The rise of flexible working has been attributed to season ticket purchases decreasing, which have now dropped for the third consecutive year.
Figures from the Office for Rail and Road (ORR) show that season ticket purchases between April and June this year fell by 5 per cent, 1.7 per cent in 2018 and 11 per cent in 2017.
The number of journeys taken using season tickets have fallen by 16.8 per cent during the last three years.
Jon Boys, labour economist at the CIPD believes changes should be made to reflect modern working practices. However, he did admit that certain factors are beyond employers’ control. Mr Boys said:
Essentially, people who work part time are being punished because they can’t get value for money out of a season ticket that’s based on five days a week.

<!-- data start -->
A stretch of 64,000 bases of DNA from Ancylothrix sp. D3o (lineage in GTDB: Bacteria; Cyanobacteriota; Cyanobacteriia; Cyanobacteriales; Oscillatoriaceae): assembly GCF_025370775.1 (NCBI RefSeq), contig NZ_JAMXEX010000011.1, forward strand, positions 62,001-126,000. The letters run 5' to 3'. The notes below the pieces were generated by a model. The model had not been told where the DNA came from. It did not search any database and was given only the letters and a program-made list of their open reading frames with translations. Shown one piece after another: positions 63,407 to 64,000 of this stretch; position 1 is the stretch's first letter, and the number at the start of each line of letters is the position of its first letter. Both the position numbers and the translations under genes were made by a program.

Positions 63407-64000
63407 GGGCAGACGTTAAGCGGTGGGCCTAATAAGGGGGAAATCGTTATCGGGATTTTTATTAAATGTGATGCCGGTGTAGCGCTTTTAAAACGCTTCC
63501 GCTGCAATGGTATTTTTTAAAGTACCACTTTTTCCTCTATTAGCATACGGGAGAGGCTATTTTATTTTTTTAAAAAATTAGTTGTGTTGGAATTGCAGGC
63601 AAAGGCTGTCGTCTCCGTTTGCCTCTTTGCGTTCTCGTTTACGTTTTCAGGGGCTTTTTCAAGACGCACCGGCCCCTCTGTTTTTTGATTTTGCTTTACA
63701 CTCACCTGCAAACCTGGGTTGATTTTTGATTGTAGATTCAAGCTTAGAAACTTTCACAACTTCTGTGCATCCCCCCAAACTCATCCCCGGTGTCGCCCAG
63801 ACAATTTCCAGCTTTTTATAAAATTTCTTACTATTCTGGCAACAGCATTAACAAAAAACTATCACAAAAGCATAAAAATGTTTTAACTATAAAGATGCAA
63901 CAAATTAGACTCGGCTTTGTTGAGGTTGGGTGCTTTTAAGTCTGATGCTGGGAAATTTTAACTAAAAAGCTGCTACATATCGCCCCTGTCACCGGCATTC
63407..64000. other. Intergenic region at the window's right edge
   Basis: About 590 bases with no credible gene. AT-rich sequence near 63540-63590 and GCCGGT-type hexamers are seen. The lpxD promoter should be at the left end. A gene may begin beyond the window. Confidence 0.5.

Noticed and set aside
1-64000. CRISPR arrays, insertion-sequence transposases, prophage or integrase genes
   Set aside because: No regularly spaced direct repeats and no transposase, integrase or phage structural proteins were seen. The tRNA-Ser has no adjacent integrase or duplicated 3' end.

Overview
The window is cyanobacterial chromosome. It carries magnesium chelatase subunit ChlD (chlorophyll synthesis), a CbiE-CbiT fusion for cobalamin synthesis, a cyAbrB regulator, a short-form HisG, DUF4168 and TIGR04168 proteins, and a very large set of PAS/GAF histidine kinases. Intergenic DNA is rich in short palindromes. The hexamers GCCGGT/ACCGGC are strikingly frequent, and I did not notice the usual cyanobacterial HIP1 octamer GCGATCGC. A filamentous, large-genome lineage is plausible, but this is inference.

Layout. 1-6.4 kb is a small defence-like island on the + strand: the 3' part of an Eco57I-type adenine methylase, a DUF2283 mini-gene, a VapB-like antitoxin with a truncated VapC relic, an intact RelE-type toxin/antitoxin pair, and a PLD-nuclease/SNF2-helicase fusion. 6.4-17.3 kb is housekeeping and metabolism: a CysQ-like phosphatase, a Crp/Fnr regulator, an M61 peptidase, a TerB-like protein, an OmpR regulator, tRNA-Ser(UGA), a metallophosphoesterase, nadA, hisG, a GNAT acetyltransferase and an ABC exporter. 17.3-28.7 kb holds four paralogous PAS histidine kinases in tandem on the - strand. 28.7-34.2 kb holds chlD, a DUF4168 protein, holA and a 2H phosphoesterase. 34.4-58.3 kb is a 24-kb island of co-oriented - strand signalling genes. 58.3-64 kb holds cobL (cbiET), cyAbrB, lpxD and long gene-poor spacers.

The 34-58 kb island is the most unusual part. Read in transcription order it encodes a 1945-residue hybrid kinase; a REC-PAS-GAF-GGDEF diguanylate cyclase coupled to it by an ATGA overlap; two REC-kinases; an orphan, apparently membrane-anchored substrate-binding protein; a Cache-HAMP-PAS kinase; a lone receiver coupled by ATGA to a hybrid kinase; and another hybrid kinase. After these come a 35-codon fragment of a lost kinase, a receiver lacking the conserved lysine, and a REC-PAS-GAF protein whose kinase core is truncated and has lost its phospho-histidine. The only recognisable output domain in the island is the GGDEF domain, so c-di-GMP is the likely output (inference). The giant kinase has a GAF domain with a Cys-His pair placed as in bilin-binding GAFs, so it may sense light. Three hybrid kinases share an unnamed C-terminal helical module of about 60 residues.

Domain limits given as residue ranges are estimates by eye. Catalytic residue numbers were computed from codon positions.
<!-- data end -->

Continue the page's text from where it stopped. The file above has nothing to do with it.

Unfortunately, there are some big macro trends that are beyond employers’ control. We see that commuting times are increasing, there’s a housing crisis and people have to live further away from work.
All you can really do is be aware of those factors. Everyone’s different – they have different distances to travel and different responsibilities outside work. It’s about having empathy and a healthy, flexible working system that allows people to balance their needs outside and inside work.
Mr Boys also added that the majority of part-time workers who are women are disproportionally affected by this situation.
Robert Nisbet, director of national and regions at the Rail Delivery Group, which represent Britain’s rail providers said:
As working patterns change, many commuters are realising that they are being held back by an outdated, rigid fares system where the traditional season ticket no longer meets their needs. Now is the time for the Government to update fares regulations so that commuters everywhere can benefit from tap-in, tap-out technology and automatic prices caps as part of a more flexible, modern and easier-to-use fares system.
This news arrives after Fidelity International, an investment management services company, Modern Life Report, found that 55 per cent of people believing being able to work flexibly is important for their work-life balance.